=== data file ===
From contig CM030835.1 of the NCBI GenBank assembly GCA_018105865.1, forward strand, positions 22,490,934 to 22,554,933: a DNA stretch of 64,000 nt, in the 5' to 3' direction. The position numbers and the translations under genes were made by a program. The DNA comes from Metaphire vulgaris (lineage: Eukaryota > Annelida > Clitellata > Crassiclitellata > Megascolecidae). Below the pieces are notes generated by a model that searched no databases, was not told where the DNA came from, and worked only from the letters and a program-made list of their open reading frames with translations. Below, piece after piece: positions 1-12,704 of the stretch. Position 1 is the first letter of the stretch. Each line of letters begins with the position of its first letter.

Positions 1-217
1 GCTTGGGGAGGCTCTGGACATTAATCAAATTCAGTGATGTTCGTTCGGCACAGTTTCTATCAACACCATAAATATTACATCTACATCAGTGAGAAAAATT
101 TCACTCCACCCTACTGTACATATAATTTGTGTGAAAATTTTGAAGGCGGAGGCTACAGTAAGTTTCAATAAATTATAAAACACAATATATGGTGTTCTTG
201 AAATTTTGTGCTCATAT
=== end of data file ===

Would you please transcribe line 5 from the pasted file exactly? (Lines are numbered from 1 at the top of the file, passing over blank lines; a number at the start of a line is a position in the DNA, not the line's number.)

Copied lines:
201 AAATTTTGTGCTCATAT